Nav­i­ga­tor beef­ing up so­cial me­dia ca­pa­bil­i­ties

Cri­sis pub­lic re­la­tions firm to ac­quire con­sult­ing com­pany, start True agency

Calgary Herald - - FINANCIAL POST - JAMES MCLEOD Fi­nan­cial Post jm­[email protected]­tion­al­

Toronto-based cri­sis pub­lic re­la­tions firm Nav­i­ga­tor Ltd. is launch­ing a team of so­cial me­dia “com­man­dos” dubbed True, in an ef­fort to keep up with the blaz­ing-fast pace of the in­ter­net.

On Thurs­day, Nav­i­ga­tor is ex­pected to an­nounce that it has ac­quired Had­don Strat­egy, a Toronto based con­sult­ing firm, and that founder Shayna Had­don will be­come pres­i­dent and cre­ative di­rec­tor of True.

While Nav­i­ga­tor ex­ec­u­tive chair­man Jaime Watt would not ad­dress the spe­cific tac­tics he ex­pected True to em­ploy, he said the move came about be­cause the on­line sphere is be­com­ing such a dom­i­nant part of cri­sis rep­u­ta­tion man­age­ment.

“I see it as us us­ing these tech­niques in a high-pres­sure, very time-sen­si­tive sit­u­a­tion when we need to get mes­sages out very quickly, and where con­ven­tional me­dia aren’t fast enough for us,” he said.

Nav­i­ga­tor has taken on al­most myth­i­cal sta­tus in the cri­sis man­age­ment world in re­cent years, op­er­at­ing un­der the high-stakes motto, “When you can’t af­ford to lose.” De­spite the in­creased fo­cus via True, they’re not ex­actly new to so­cial me­dia.

The firm fa­mously rep­re­sented for­mer at­tor­ney gen­eral Michael Bryant after he killed a cy­clist with his car, and was cred­ited with launch­ing a twit­ter ac­count ti­tled “Bryant Facts” to sup­port his case shortly after the fa­tal­ity.

Nav­i­ga­tor also briefly rep­re­sented dis­graced CBC Ra­dio broad­caster Jian Ghome­shi after mul­ti­ple women lev­elled sex­ual as­sault al­le­ga­tions against him.

Be­fore Nav­i­ga­tor dropped Ghome­shi as a client, he pub­lished a lengthy Face­book post de­fend­ing him­self. In an Oc­to­ber es­say in the New York Re­view of Books, Ghome­shi didn’t men­tion Nav­i­ga­tor by name, but he lamented, “The pro­fes­sional team that I had hired as ex­perts to guide me through the ex­plo­sion bolted, too — but not be­fore they had cheered on some il­lad­vised so­cial me­dia post­ings and threat­ened law­suits.”

Speak­ing to the Fi­nan­cial Post this week, Nav­i­ga­tor ex­ec­u­tive chair­man Jaime Watt had a dif­fer­ent take on the Ghome­shi episode.

“All I would say about that episode is that clients make their own de­ci­sions, and I’d be very care­ful con­clud­ing about what our ad­vice was, or what our ad­vice was not in that case. It would be a mis­take to, on the face of it, con­clude what ad­vice might have been,” Watt said.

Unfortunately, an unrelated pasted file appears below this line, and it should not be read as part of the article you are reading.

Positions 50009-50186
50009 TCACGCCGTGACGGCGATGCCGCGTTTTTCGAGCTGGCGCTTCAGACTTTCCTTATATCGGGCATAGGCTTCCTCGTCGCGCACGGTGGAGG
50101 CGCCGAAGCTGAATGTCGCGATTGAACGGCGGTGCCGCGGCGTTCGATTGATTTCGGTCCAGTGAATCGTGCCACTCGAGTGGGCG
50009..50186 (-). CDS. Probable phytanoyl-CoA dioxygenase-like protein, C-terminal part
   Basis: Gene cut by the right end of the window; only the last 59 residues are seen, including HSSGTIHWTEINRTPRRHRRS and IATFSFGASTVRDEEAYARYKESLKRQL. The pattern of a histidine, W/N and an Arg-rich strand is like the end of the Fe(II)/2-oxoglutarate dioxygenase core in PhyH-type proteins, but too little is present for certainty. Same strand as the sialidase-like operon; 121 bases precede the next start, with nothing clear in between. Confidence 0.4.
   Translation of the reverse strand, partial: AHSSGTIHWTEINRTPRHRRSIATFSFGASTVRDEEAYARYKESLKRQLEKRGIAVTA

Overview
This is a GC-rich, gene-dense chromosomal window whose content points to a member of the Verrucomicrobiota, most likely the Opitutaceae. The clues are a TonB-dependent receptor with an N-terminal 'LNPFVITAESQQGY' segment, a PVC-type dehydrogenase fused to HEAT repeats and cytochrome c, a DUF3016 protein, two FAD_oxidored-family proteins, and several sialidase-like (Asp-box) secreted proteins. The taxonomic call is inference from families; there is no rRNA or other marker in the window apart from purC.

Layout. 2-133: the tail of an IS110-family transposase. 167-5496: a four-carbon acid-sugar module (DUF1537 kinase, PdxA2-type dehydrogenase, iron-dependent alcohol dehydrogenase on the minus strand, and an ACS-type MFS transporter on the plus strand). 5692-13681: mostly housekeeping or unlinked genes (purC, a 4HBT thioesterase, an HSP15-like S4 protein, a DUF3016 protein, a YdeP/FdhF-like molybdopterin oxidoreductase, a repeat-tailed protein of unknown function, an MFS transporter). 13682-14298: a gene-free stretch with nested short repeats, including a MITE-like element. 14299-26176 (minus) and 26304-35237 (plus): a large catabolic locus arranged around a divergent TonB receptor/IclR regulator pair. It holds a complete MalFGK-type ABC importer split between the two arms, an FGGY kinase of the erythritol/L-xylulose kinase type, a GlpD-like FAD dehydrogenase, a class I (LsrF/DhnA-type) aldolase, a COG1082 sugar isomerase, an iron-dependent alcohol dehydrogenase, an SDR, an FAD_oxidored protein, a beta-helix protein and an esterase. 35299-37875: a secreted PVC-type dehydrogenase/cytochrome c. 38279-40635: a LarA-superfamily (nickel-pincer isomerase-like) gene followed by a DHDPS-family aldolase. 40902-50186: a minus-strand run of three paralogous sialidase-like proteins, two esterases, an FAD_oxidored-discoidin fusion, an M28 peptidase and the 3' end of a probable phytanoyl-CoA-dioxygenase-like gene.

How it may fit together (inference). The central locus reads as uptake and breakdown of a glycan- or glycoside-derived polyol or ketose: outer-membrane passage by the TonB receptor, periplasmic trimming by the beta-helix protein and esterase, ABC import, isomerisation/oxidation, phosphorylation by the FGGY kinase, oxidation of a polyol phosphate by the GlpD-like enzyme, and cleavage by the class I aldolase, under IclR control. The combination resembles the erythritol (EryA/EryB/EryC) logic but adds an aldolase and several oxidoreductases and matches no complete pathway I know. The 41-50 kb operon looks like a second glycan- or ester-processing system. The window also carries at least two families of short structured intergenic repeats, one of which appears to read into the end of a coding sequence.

“When you re­tain us, we don’t talk about our clients ever and we don’t talk about the ad­vice we give. But the anal­ogy that I would use is this: When a pa­tient has a dis­ease and the pa­tient can de­cide whether they want chemo­ther­apy or whether they want ra­di­a­tion or if they want pal­lia­tive care, or if they want prayer.”

In the past month, an episode in­volv­ing the Ot­tawa Ci­ti­zen shed light on some of the pos­si­ble shady tac­tics that can be used for on­line rep­u­ta­tion man­age­ment — es­pe­cially on so­cial me­dia.

Last week, the Ot­tawa Ci­ti­zen pub­lished an in­ves­ti­ga­tion into at least 20 fake Twit­ter ac­counts that were at­tack­ing the news­pa­per and prais­ing Ot­tawa Se­na­tors owner Eu­gene Mel­nyk in the wake of a con­tro­ver­sial story about a group of Se­na­tors play­ers sur­rep­ti­tiously filmed crit­i­ciz­ing the team’s coach­ing staff while shar­ing an Uber ride.

Asked about the Ot­tawa Se­na­tors sit­u­a­tion specif­i­cally, Watt said cat­e­gor­i­cally that True won’t be us­ing so­cial me­dia for that sort of thing. “I can tell you that in al­most 20 years run­ning this busi­ness ... we have never once, never mind done any of those kinds of tricks, we have never con­tem­plated them. That is the quick­est way to pro­fes­sional sui­cide that I know,” Watt said. “I mean, we act for ma­jor, ma­jor, ma­jor firms. They have no in­ter­est in us par­tic­i­pat­ing in that kind of ac­tiv­ity, nor would we.”

The news re­lease an­nounc­ing the ac­qui­si­tion of Had­don Strat­egy and the launch of True said the new en­tity will be staffed by “a ro­bust team of pro­duc­ers, strate­gists, de­sign­ers and com­mu­nity man­agers.”

The same re­lease de­scribed True as “a new full-ser­vice cre­ative and dig­i­tal agency.”

Watt said so­cial me­dia is par­tic­u­larly use­ful for de­liv­er­ing a mes­sage be­cause it’s fast, and it’s a way to com­mu­ni­cate with a self-se­lected group of fol­low­ers who have ex­pressed an in­ter­est in hear­ing about a spe­cific in­di­vid­ual or topic.

“The politi­cians are try­ing to dis­rupt the fil­ter of con­ven­tional me­dia,” Watt said. “That’s not what we’re try­ing to do.

“We’re try­ing to get mes­sages out to stake­hold­ers in a very fast, di­rect fash­ion, and we’re try­ing to iden­tify stake­hold­ers that care about our mes­sage from a uni­verse of peo­ple who don’t.”

Nav­i­ga­tor ex­ec­u­tive chair­man Jaime Watt says the True cre­ative and dig­i­tal agency won’t be us­ing shady tac­tics like the sur­rep­ti­tiously filmed video of Se­na­tors play­ers crit­i­ciz­ing their coach­ing staff while shar­ing an Uber ride, above. “That is the quick­est way to pro­fes­sional sui­cide that I know,” he said.

Jaime Watt

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